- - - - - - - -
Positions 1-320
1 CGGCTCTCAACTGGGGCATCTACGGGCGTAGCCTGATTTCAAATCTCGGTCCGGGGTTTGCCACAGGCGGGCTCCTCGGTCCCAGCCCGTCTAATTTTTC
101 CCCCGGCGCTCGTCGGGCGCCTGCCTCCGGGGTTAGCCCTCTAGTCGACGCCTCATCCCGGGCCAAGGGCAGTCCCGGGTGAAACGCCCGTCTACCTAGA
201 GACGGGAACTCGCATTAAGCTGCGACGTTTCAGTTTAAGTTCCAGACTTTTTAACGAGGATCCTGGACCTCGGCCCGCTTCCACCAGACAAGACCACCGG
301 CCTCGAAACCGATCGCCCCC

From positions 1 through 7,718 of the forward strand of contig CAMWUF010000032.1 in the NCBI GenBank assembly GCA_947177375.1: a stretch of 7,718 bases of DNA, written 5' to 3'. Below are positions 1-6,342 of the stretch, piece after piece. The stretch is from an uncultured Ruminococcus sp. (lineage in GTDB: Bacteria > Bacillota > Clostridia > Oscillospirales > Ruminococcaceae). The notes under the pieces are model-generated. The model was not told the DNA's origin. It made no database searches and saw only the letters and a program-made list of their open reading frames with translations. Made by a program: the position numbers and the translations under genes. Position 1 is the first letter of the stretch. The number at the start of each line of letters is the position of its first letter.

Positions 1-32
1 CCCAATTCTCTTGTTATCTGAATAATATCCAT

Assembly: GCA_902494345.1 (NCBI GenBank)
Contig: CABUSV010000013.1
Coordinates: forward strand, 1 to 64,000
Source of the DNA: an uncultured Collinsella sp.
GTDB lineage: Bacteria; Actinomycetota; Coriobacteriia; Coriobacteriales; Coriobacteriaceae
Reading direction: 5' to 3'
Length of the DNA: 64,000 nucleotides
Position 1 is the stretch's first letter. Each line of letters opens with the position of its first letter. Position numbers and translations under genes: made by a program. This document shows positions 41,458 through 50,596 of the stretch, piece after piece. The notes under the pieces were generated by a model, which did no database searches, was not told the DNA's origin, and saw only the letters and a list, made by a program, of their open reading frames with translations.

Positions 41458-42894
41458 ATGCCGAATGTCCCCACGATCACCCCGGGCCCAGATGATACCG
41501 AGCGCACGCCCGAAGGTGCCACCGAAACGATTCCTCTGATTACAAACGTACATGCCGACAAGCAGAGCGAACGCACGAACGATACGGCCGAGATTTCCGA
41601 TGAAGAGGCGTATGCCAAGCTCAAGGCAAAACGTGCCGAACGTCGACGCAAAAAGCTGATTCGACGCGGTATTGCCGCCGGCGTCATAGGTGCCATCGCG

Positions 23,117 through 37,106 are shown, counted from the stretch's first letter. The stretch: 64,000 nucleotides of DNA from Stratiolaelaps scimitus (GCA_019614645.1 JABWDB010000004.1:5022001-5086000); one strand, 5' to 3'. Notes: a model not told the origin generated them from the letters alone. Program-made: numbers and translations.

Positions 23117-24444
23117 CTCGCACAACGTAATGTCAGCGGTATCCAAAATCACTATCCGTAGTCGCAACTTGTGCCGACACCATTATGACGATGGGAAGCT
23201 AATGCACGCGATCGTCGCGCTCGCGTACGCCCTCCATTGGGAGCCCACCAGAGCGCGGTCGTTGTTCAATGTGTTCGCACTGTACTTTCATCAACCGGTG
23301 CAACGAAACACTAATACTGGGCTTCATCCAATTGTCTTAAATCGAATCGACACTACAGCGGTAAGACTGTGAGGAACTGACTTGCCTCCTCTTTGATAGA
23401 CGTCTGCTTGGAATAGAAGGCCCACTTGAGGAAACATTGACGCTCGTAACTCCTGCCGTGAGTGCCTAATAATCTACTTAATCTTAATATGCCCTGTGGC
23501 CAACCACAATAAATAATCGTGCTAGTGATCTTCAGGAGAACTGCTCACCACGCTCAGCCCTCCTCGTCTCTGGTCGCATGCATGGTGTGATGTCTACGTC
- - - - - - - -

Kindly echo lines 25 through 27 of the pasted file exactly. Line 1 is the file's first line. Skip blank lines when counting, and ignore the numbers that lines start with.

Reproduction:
23301 CAACGAAACACTAATACTGGGCTTCATCCAATTGTCTTAAATCGAATCGACACTACAGCGGTAAGACTGTGAGGAACTGACTTGCCTCCTCTTTGATAGA
23401 CGTCTGCTTGGAATAGAAGGCCCACTTGAGGAAACATTGACGCTCGTAACTCCTGCCGTGAGTGCCTAATAATCTACTTAATCTTAATATGCCCTGTGGC
23501 CAACCACAATAAATAATCGTGCTAGTGATCTTCAGGAGAACTGCTCACCACGCTCAGCCCTCCTCGTCTCTGGTCGCATGCATGGTGTGATGTCTACGTC